At the moment, and not only in my country, the need and the way to add quality to things that are banal and repetitive—as a condition to enhance the beauty of the city and of its monuments—is facing profound transformations, that, perhaps at the moment, are quite painful, but which are essentially more than promising, fascinating and creative transformation beyond apparent frontiers: 

—neither high technology nor the sound knowledge of craftsmen—the old support to architectural creation—but an in-between situation in which we must be involved; 

—a situation of death and rebirth under a form which we nervously exploit, questioning and dipping into the real.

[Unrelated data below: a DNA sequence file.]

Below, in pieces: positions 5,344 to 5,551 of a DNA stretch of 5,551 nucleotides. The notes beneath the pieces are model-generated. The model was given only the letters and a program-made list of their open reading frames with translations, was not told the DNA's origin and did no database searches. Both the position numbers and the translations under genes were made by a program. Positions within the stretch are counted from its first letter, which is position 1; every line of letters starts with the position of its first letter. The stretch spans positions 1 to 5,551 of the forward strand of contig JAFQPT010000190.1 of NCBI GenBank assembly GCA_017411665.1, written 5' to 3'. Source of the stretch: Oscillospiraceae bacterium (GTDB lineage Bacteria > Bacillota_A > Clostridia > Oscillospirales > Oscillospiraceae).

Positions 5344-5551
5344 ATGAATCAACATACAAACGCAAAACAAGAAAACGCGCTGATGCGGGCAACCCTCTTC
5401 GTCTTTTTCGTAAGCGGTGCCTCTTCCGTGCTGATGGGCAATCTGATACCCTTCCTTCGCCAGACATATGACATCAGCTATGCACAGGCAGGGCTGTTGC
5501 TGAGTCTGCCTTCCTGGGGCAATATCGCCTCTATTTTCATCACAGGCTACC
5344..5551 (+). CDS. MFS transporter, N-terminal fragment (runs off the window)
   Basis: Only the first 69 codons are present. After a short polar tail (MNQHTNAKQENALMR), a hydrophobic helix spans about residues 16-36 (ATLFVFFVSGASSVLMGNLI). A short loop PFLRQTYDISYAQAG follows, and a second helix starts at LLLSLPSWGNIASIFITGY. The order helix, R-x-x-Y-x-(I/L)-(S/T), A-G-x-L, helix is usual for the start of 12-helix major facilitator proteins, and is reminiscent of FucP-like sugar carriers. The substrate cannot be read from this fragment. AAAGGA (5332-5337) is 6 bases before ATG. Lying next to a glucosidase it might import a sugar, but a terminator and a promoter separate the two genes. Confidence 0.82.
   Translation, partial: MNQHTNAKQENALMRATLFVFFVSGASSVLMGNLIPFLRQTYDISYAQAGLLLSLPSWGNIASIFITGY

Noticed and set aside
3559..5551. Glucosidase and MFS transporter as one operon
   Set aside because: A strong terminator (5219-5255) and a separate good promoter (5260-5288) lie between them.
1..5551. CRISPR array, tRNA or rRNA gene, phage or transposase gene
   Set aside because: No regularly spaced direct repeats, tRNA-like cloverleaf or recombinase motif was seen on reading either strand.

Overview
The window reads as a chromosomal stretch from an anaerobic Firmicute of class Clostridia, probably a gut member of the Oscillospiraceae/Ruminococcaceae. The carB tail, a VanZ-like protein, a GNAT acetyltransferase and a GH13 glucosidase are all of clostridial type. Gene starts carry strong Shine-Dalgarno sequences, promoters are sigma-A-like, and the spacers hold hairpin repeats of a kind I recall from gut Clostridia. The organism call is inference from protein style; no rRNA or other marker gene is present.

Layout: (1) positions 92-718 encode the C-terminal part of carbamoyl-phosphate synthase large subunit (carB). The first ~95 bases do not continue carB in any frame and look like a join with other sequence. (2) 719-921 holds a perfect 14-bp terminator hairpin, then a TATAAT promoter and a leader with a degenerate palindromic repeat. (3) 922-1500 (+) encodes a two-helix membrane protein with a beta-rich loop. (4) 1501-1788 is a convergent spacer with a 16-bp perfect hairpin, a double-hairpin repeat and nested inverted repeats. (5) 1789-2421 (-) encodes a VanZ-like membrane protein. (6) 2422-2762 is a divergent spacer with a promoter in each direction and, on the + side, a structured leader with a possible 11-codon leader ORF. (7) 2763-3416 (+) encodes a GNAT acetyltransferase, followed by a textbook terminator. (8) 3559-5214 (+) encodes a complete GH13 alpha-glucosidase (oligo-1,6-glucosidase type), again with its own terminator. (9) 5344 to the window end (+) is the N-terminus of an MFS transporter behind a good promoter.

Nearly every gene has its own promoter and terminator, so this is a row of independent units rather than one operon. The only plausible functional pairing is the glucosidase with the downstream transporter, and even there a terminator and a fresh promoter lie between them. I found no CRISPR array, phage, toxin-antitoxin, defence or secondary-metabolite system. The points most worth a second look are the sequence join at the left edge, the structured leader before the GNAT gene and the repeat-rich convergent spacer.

I want to express that the Pritzker Prize gives my heart some serenity. The message is clear to me: it is acknowledged that our condition is transitional, different from environment to environment, yet universal; gradually freed from the narrow concept of centre and periphery. 

All my gratitude to the Pritzker family, who love architecture as Art, celebrating it in that condition; who appreciate it by its integrity and not by its lateral views. 

I express my thanks to the members of the jury who—constantly and without reserve—search for that integrity. 

My thanks to my family and to my friends—colleagues, collaborators in the studio, clients and others here present or not, to all those that honour me with their presence in this room. 

After all I dare to understand the reason this prize has been granted to me. I feel happy and proud. Thank you very much.